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Domain Name Marketplace Indicators Published on the Open Data Platform

LOS ANGELES – 17 June 2020 – The Internet Corporation for Assigned Names and Numbers (ICANN) today announced the release of updated Domain Name Marketplace Indicators through the ICANN Open Data Platform. The indicators reflect industry metrics related to generic top-level domains (gTLDs) and country code top-level domains (ccTLDs), with the aim of fostering greater transparency for reputable information on the evolution of the domain name marketplace.

The launch of the Domain Name Marketplace Indicators within the Open Data Platform represents a key milestone as the new platform allows for improved access to, and presentation of, metrics and data. Through the Open Data Platform, users can now search, browse, view, and download available indicators, as well as utilize various analysis and visualization tools. For more information on how to register and use the platform, click here.

"The Domain Name Marketplace Indicators are an important resource that aims to provide reliable and pertinent information on the evolution of the domain name marketplace," said Theresa Swinehart, ICANN Senior Vice President of Global Domains Division (GDD) and Multistakeholder Strategy & Strategic Initiatives (MSSI). "Having these metrics available through the Open Data Platform will greatly enhance access, transparency, and increase their utility for the community."

ICANN plans to continue to expand the coverage of shortlisted Domain Name Marketplace Indicators and publish these metrics twice a year in order to track progress against its goal of supporting the evolution of the domain name marketplace to be robust, stable, and trusted. ICANN org will also continue to work with the community and the project Advisory Panel to evaluate additional enhancements that might be incorporated into the initiative in the future.


ICANN's mission is to help ensure a stable, secure, and unified global Internet. To reach another person on the Internet, you need to type an address – a name or a number – into your computer or other device. That address must be unique so computers know where to find each other. ICANN helps coordinate and support these unique identifiers across the world. ICANN was formed in 1998 as a not-for-profit public-benefit corporation with a community of participants from all over the world.

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Domain Name System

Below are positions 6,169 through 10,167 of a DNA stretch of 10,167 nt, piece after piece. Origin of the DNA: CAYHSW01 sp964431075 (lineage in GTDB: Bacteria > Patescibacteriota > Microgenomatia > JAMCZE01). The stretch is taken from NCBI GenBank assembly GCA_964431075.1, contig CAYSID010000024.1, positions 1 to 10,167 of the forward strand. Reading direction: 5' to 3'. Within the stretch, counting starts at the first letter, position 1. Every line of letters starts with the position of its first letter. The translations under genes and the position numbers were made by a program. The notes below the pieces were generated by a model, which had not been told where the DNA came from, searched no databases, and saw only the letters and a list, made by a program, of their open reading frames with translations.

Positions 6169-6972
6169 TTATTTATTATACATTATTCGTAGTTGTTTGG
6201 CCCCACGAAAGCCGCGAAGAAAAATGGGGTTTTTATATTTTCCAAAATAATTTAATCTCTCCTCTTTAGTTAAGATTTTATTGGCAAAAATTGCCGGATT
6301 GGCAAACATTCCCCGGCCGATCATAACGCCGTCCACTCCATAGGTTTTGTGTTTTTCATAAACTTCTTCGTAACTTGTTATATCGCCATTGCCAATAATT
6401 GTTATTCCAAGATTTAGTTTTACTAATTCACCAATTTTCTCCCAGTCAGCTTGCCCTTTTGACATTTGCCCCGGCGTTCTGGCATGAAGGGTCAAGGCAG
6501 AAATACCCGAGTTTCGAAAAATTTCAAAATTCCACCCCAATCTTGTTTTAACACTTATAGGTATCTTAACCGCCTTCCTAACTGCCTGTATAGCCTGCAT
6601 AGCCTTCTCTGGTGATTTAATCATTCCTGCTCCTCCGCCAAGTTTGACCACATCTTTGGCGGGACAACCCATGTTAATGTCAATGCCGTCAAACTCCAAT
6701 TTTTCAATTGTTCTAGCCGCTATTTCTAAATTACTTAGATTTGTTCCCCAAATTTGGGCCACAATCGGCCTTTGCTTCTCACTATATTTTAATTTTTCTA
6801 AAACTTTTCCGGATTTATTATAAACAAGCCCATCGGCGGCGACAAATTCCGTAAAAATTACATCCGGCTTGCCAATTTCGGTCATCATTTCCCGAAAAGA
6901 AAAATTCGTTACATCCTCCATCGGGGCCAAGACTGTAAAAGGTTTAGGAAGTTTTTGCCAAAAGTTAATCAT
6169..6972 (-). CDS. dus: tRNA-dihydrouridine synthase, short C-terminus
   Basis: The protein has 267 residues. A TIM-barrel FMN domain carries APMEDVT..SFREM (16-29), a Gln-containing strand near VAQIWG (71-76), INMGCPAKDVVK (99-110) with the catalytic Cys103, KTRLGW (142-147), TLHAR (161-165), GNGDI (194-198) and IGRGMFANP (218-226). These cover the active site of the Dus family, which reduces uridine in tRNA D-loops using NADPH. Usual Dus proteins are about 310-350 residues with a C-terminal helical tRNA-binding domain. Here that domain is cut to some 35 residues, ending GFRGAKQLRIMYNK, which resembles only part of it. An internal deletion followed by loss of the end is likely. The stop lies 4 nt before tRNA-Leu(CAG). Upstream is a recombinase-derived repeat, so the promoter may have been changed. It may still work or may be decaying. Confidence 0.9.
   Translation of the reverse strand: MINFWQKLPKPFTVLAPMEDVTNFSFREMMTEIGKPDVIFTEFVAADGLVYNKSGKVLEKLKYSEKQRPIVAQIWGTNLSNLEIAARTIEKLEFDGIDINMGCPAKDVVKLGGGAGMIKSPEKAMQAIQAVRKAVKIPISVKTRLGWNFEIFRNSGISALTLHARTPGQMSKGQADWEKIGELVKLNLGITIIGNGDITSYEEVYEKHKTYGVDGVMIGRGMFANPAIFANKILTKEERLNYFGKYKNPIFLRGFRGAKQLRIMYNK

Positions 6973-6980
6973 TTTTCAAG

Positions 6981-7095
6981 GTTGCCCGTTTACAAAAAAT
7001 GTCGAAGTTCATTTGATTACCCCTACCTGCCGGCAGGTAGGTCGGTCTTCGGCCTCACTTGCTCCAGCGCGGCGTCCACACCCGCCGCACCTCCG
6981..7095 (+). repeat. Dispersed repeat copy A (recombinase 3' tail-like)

Internationalized Domain Name ,IDN,"IDNs are domain names that include characters used in the local representation of languages that are not written with the twenty-six letters of the basic Latin alphabet ""a-z"". An IDN can contain Latin letters with diacritical marks, as required by many European languages, or may consist of characters from non-Latin scripts such as Arabic or Chinese. Many languages also use other types of digits than the European ""0-9"". The basic Latin alphabet together with the European-Arabic digits are, for the purpose of domain names, termed ""ASCII characters"" (ASCII = American Standard Code for Information Interchange). These are also included in the broader range of ""Unicode characters"" that provides the basis for IDNs. The ""hostname rule"" requires that all domain names of the type under consideration here are stored in the DNS using only the ASCII characters listed above, with the one further addition of the hyphen ""-"". The Unicode form of an IDN therefore requires special encoding before it is entered into the DNS. The following terminology is used when distinguishing between these forms: A domain name consists of a series of ""labels"" (separated by ""dots""). The ASCII form of an IDN label is termed an ""A-label"". All operations defined in the DNS protocol use A-labels exclusively. The Unicode form, which a user expects to be displayed, is termed a ""U-label"". The difference may be illustrated with the Hindi word for ""test"" — परीका — appearing here as a U-label would (in the Devanagari script). A special form of ""ASCII compatible encoding"" (abbreviated ACE) is applied to this to produce the corresponding A-label: xn--11b5bs1di. A domain name that only includes ASCII letters, digits, and hyphens is termed an ""LDH label"". Although the definitions of A-labels and LDH-labels overlap, a name consisting exclusively of LDH labels, such as"""" is not an IDN."